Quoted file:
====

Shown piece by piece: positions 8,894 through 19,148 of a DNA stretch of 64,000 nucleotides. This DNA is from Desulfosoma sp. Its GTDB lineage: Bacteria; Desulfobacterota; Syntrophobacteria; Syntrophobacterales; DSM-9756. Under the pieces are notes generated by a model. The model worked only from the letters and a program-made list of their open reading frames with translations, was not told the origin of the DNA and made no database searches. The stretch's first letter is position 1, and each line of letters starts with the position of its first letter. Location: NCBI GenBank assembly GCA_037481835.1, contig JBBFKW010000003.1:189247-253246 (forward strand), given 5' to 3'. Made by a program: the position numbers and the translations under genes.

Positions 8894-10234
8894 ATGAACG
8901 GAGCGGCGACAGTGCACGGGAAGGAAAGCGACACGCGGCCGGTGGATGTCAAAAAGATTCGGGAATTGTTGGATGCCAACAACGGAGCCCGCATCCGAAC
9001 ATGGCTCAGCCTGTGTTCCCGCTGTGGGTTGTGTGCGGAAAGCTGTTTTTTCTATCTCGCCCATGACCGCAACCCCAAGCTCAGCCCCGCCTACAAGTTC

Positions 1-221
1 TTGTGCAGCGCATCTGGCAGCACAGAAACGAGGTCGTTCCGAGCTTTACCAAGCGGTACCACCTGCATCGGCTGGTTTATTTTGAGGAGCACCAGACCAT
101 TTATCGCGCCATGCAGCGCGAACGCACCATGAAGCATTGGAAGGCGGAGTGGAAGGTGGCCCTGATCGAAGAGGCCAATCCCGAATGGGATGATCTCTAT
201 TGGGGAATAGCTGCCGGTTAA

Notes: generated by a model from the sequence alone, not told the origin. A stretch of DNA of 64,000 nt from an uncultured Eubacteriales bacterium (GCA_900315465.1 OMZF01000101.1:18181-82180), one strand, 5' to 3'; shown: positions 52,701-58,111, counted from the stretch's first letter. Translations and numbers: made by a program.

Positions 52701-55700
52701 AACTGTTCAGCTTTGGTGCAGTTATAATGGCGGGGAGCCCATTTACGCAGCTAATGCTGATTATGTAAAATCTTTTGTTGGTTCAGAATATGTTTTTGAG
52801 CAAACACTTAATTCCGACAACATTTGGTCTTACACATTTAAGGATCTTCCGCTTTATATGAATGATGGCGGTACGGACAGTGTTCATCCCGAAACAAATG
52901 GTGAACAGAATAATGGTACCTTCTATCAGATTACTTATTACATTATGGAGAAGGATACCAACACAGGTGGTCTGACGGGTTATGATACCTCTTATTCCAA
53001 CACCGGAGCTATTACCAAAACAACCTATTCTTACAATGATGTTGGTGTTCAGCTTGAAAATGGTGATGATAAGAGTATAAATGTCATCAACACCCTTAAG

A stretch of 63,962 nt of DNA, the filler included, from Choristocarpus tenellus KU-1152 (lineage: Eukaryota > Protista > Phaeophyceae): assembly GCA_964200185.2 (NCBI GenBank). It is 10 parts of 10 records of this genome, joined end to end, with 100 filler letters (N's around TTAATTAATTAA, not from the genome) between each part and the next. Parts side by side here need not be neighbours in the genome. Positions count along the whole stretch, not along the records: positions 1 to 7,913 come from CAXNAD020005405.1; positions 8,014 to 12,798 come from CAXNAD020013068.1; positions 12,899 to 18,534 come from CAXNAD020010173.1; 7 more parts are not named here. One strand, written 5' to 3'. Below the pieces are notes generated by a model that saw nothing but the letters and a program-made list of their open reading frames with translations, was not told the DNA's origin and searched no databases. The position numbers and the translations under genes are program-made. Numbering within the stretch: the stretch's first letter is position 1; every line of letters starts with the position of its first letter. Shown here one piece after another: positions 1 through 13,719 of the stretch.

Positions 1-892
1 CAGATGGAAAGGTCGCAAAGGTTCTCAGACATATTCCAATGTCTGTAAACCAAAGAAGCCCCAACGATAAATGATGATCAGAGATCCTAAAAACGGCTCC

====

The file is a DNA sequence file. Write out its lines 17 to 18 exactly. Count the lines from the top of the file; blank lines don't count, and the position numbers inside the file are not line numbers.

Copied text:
Positions 1-892
1 CAGATGGAAAGGTCGCAAAGGTTCTCAGACATATTCCAATGTCTGTAAACCAAAGAAGCCCCAACGATAAATGATGATCAGAGATCCTAAAAACGGCTCC